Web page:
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This Week in Managed Care: February 21, 2020

This week, top managed care stories included an additional setback for Medicaid work rules; another study finding more benefits from SGLT2 inhibitors; researchers finding unwanted end-of-life care causes stress.


Medicaid work rules see an additional setback, another study finds more benefits from SGLT2 inhibitors, and researchers find unwanted end-of-life care causes stress.

Welcome to This Week in Managed Care, I’m Christina Mattina.

Panel Rejects Arkansas Medicaid Work Rules

A three-judge panel has rejected Arkansas’ plan to force those who receive healthcare through Medicaid expansion to work or perform community service.

The DC Circuit Court panel upheld a lower court ruling and found that HHS Secretary Alex Azar ignored warnings that the policy would cause people to lose coverage. 

After Arkansas Works took effect, 12,000 people lost coverage in less than a year.

The opinion states, “A critical issue is the Secretary’s failure to account for loss of coverage, which is a matter of importance under the statute. The record shows that the Arkansas Works amendments resulted in significant coverage loss.”

Governor Asa Hutchinson said the state would appeal the ruling. He said, “It is difficult to understand how this purpose is inconsistent with federal law. The court’s ruling undermines broad public support for expanded health coverage for those struggling financially.”

For more, visit ajmc.com.

SGLT2 Inhibitors Help Patients With Diabetes Regardless of Cardiovascular Diagnosis

SGLT2 inhibitors have health benefits for all patients with type 2 diabetes, no matter their cardiovascular status.

A new study in the Journal of the American Heart Association has found that the drug class offers protective benefits across a broad group of patients.

Said lead author Clare Arnott, “We found SGLT2 inhibitors protected against cardiovascular disease and death in diverse subsets of patients with type 2 diabetes regardless of their cardiovascular disease history.”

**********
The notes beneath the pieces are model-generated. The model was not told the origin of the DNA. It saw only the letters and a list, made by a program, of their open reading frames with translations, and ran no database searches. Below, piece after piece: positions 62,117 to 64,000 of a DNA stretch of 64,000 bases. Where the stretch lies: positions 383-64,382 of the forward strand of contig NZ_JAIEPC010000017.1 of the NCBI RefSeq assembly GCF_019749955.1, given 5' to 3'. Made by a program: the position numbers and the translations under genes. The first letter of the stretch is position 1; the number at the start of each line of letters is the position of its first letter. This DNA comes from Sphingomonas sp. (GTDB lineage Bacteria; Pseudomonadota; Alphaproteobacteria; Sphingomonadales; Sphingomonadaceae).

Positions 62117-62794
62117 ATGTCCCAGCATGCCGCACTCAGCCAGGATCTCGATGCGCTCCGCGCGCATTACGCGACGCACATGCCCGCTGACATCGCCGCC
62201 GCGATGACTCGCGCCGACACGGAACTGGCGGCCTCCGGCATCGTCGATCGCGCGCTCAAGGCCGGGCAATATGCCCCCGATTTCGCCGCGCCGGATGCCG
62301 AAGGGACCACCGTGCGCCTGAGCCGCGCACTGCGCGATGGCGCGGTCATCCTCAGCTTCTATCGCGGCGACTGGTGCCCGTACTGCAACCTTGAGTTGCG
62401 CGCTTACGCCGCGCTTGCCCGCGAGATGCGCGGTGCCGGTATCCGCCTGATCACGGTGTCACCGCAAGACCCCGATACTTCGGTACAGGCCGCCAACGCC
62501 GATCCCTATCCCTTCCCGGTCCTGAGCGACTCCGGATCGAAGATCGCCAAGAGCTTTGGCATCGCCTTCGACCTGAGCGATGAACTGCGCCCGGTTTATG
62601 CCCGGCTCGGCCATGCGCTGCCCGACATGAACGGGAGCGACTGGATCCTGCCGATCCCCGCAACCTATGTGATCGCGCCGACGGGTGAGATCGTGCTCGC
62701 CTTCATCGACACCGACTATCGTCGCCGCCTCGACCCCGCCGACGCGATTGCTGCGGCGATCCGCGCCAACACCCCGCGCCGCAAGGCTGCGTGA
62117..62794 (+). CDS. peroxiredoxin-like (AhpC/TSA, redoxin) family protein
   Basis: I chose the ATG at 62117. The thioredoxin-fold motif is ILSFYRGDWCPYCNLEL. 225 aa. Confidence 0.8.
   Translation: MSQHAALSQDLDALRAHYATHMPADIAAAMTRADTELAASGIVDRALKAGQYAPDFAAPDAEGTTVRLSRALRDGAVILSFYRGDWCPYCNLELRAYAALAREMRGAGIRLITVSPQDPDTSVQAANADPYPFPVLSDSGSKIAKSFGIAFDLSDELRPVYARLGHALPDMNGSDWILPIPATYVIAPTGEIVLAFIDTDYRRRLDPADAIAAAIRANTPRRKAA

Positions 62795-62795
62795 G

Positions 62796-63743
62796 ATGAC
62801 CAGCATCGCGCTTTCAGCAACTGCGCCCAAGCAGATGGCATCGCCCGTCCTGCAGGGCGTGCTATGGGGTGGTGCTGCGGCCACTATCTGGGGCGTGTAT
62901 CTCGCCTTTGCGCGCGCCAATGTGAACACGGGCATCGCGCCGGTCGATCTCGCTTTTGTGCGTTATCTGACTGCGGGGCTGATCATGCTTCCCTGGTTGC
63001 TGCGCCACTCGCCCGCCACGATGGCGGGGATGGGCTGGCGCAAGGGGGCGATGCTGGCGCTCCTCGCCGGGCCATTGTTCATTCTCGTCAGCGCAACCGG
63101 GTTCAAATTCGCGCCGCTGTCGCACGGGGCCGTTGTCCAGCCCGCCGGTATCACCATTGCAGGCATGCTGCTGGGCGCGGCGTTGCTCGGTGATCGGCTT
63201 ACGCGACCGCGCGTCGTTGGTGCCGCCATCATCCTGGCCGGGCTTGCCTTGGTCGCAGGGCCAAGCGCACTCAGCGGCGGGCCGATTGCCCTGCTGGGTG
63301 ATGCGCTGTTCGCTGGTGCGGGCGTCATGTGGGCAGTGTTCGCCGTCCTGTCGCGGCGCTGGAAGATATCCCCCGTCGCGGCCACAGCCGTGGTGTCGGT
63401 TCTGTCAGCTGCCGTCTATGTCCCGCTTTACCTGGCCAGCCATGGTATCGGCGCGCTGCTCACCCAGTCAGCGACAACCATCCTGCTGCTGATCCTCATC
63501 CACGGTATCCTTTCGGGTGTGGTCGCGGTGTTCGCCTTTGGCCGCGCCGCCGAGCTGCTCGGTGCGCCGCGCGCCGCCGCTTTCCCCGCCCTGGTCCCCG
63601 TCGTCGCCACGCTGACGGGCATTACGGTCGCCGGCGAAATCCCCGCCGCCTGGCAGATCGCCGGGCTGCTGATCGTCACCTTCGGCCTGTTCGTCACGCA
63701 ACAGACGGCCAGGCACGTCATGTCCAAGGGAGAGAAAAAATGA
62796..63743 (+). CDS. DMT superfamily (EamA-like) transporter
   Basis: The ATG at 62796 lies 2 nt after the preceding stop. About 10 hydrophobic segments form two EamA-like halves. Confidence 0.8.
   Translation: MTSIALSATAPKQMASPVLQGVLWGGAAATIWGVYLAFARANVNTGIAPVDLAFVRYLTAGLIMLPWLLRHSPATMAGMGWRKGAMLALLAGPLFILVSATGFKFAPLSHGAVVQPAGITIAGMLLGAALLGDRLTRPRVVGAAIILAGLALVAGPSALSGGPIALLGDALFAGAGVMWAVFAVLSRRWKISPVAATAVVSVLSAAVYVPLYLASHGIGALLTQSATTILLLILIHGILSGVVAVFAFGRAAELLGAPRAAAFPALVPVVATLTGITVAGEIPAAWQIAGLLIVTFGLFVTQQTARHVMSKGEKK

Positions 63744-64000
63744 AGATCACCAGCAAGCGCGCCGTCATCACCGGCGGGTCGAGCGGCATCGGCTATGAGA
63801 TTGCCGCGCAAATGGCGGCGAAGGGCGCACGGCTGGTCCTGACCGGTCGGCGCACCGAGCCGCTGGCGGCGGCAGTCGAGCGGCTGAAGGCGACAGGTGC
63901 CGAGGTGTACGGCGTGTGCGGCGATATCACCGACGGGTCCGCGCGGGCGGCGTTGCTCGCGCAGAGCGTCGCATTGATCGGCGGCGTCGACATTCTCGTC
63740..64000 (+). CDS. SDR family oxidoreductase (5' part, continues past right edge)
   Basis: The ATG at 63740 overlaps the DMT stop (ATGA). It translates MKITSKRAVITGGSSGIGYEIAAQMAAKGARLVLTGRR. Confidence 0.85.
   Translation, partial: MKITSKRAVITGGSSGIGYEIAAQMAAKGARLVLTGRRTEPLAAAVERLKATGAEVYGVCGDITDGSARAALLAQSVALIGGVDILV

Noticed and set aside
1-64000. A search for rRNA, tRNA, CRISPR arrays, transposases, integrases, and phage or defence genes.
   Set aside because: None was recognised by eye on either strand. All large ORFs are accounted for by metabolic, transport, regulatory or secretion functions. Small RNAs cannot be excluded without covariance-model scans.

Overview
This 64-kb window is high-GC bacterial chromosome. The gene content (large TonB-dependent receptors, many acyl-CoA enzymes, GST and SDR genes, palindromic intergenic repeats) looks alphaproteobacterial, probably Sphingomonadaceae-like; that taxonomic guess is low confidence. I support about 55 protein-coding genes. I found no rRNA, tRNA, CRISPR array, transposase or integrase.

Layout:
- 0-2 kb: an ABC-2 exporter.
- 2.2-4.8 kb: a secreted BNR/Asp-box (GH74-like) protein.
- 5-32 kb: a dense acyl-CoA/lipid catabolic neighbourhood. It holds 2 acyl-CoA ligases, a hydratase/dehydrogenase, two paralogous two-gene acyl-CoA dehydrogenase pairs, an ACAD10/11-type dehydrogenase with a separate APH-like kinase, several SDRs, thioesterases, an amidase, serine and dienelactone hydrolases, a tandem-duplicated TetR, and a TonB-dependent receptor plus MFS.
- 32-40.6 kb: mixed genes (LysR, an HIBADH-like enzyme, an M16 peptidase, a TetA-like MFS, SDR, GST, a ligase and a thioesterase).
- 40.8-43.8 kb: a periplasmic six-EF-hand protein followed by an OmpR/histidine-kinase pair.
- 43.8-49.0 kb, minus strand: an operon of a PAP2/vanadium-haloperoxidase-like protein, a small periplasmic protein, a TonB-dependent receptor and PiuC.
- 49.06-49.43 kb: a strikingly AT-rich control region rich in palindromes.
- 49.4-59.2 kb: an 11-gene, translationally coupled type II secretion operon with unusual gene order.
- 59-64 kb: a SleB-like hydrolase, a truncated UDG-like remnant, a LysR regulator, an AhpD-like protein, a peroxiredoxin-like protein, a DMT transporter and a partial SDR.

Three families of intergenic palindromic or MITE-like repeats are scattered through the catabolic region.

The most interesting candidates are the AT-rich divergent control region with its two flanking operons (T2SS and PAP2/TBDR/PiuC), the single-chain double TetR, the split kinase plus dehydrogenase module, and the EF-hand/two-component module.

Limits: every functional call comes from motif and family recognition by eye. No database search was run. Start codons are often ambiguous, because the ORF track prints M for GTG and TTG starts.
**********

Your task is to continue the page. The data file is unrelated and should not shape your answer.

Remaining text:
The meta-analysis captured more than 38,000 patients, including the following:
  • 22,800 had cardiovascular disease
  • 7700 had reduced kidney function
  • 4500 had heart failure
  • 3800 had major cardiac events, such as heart attacks or strokes
Including results from last year’s CREDENCE trial, which showed that canagliflozin could halt renal decline, boosted the study’s power to show the benefits of the SGLT2 class.

The authors wrote: “Our results call for a reevaluation of current guideline recommendations for SGLT2 inhibitor therapy, with a view to include those with and without established CVD. The overview findings support consideration of SGLT2 inhibition in primary, as well as secondary, prevention settings.”

Unwanted End-of-Life Care Increases Emotional Distress

A new study in JAMA finds that use of Physician Orders for Life Sustaining Treatment is linked to lower rates of intensive admissions among patients who have said they don’t want such care.

But the study found 38% of patients with these orders still had care out of line with their preferences.

While unwanted end-of-life care is associated with added costs, this study shows it’s also tied to unwanted stress. The authors found problems occur if patients do not update documents as circumstances change.

They wrote: “[Protocols] depend on predictions made at a single point in time to determine what will happen at a future time.…Clinicians sometimes object to providing care that they perceive will be unbeneficial or even harmful. These conflicts between clinicians and patients or their surrogates are a common problem in ICU care and are seen as a major contributor to distress and frustration among clinicians.”  

For more, visit ajmc.com.

Evidence-Based Oncology™ Issue Focuses on Clinical Pathways

The rise of clinical pathways has changed cancer care, creating opportunities for both academic centers and community practices to adhere to the latest in evidence-based medicine.

The current issue of Evidence-Based Oncology™ addresses how pathways are developed and used across networks, featuring:
  • Authors from Dana Farber Cancer Institute addressing how they develop their pathway technology with Philips
  • The chief medical officer of US Oncology Network discussing the distribution of pathways across a care network
  • And the use of episodes of care within the pathway paradigm
For the full issue, visit ajmc.com.

Paper of the Week

Finally, we bring you Paper of the Week, which looks back at research and commentary from the past 25 years in The American Journal of Managed Care®, and why they matter today.

With our current issue of Evidence-Based Oncology focusing on clinical pathways in cancer care, we look back at one of our most-read papers of 2016.

“Care Pathways in US Healthcare Settings: Current Successes and Limitations and Future Challenges” predicted that pathways would continue to take hold as a way to improve healthcare quality and patient outcomes.

Funded by the National Pharmaceutical Council, the paper called for key elements in pathways:
  • Increased use of pathways with specialty drugs in episodes of care
  • Transparency in development, implementation, and evaluation
  • More research on the effect of pathways
For the full paper, visit ajmc.com.

For all of us at AJMC®, I’m Christina Mattina. Thanks for joining us.

 
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